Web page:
In fact, I think life begins with observational learning. From peek-a-boo with our parents, to having older siblings copying what they wear, how they talk, etc.
I think most careers begin with observational learning, also. I know mine – a reporter – does. Studies, surveys and focus groups have been done in the world of broadcast television to see how people react to certain stories and their attention spans to see how long stories should be. Therefore, that has set a standard in television news that “if it bleeds it leads,” and no story should be any longer than one minute, 15 seconds. However, there’s a million and one ways to create a story. Everyone asks different questions, writes in a different style and edits the video to the story in a different way. That’s where young reporters, like myself, watch the professionals on World News Tonight, Good Morning America, CNN, etc. We watch other professional’s styles and we incorporate those to create our own. Reporters appear to not only have a high level of self-efficacy, but actually need one. This is because everyday they put themselves in front of thousands of people and could possibly make a fool of themselves, but also because of their ability to stay calm when situations go awry or news breaks.
Everyday, reporters walk into work with no idea what is going on that day (not all the time, but most days), or any idea what could pop up. The word reaction would be our buzz word if we had one. Everyday we are forced to react to situations, whether it be breaking news, the people/person we need to interview for our story is unavailable, the weather doesn’t corporate and an event gets cancelled, etc., etc., etc. This concept discussed in “Social cognitive theory: An agentic perspective,” much like the Steve Stephens day.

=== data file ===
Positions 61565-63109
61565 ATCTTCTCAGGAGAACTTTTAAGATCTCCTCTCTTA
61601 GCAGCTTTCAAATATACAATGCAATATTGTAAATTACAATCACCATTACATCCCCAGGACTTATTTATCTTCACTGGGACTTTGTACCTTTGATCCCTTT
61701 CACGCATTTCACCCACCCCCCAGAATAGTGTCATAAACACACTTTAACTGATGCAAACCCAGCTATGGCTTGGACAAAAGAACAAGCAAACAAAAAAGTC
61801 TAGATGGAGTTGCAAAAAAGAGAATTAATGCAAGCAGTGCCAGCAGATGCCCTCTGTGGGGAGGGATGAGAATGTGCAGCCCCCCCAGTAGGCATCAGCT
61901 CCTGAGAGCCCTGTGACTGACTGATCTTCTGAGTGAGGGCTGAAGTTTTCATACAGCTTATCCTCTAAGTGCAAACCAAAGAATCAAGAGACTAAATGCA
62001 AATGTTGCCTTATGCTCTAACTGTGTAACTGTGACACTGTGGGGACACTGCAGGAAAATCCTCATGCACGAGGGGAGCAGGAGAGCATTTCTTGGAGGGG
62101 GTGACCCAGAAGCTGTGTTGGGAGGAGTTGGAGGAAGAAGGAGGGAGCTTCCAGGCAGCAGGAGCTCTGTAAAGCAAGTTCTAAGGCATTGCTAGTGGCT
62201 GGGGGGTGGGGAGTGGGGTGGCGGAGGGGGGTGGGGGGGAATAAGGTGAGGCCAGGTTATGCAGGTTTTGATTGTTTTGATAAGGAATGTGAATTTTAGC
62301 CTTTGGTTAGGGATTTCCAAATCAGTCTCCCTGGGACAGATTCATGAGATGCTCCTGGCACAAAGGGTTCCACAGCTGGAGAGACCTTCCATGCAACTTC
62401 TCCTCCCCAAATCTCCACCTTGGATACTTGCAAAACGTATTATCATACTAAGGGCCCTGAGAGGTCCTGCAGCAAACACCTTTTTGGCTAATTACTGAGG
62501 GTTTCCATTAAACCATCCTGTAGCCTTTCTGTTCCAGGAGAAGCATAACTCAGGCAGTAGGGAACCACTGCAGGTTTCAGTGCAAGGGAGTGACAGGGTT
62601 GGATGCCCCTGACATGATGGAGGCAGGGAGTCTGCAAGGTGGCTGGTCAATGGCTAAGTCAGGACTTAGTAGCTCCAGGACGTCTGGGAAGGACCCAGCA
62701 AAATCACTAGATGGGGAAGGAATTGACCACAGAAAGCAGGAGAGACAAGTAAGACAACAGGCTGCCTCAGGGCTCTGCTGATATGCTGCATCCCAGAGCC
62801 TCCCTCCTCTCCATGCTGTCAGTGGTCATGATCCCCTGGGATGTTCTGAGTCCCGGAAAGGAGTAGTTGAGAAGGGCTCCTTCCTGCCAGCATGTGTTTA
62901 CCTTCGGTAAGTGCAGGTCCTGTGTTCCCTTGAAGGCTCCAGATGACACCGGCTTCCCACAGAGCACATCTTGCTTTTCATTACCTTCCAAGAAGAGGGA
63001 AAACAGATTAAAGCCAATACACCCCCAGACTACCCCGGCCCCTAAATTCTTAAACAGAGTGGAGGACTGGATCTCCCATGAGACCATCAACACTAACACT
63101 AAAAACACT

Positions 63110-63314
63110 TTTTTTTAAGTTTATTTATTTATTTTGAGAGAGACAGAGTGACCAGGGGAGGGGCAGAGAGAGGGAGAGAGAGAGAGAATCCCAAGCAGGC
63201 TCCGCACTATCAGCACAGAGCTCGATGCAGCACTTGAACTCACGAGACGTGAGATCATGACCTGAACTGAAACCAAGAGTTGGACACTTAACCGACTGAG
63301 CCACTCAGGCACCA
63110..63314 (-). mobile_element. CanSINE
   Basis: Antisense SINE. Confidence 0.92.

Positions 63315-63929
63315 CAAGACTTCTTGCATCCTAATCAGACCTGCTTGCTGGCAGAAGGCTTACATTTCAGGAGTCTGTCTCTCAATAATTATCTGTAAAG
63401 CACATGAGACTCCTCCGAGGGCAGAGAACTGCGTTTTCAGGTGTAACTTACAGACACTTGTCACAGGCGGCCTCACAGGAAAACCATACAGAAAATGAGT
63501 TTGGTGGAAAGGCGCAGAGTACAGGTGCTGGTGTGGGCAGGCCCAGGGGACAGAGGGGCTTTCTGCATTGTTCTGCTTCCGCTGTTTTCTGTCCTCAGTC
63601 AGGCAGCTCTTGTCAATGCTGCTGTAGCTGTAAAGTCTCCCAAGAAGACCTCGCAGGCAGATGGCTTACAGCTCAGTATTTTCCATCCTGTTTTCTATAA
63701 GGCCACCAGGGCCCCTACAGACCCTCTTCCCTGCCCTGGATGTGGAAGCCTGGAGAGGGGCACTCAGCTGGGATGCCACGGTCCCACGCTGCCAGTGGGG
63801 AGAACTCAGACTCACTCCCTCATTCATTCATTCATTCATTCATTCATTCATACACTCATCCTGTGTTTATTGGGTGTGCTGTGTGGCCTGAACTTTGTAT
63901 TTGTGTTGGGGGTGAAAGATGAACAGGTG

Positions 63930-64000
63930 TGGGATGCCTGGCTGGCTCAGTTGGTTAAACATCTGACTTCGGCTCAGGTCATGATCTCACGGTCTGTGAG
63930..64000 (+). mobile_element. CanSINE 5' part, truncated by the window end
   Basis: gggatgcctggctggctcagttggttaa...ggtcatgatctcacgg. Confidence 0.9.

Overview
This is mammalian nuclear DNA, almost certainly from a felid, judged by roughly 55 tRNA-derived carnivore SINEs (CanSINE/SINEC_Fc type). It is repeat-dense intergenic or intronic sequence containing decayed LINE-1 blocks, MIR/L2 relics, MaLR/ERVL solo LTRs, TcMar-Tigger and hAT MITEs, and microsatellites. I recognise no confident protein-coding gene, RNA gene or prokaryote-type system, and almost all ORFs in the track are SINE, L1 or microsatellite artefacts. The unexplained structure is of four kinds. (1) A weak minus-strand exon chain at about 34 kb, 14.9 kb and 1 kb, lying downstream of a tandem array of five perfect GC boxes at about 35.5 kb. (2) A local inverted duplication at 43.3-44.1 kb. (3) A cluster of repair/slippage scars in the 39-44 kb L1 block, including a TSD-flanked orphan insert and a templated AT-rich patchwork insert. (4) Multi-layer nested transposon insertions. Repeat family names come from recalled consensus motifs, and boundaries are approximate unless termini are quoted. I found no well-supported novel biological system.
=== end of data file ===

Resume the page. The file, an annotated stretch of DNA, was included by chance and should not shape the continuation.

So how do I related social cognitive theory and self-efficacy in my personal life? The best example I can give is a topic that has recently become a big part of my life.
Self-efficacy is also a major role in the fitness world. Many people walk into a gym and are intimidated,. They do not know how to work machines, they do not know what certain things are or how to use them. So maybe they just go to the treadmill because they’ve used those before or at least seen people use them (observational learning). I feel that’s how everyone starts out. However, through watching others use machines or weights, people may pick up on a few new exercises to try or tips and then start to feel more comfortable at the gym.
This was me when I first became interested in changing my lifestyle. However, I hired a personal trainer to teach me new things. Then I hired a coach to map out all my workouts for me. I took what I was taught and ran (no pun intended) with it.
Also, the use of technology has helped me tremendously when it comes to working out. YouTube makes it like everyone has a personal trainer in their pocket. Now I’m much more comfortable in the gym. I have a good idea about what I’m doing, alternatives if something goes wrong and an overall good sense of knowledge and self-efficacy.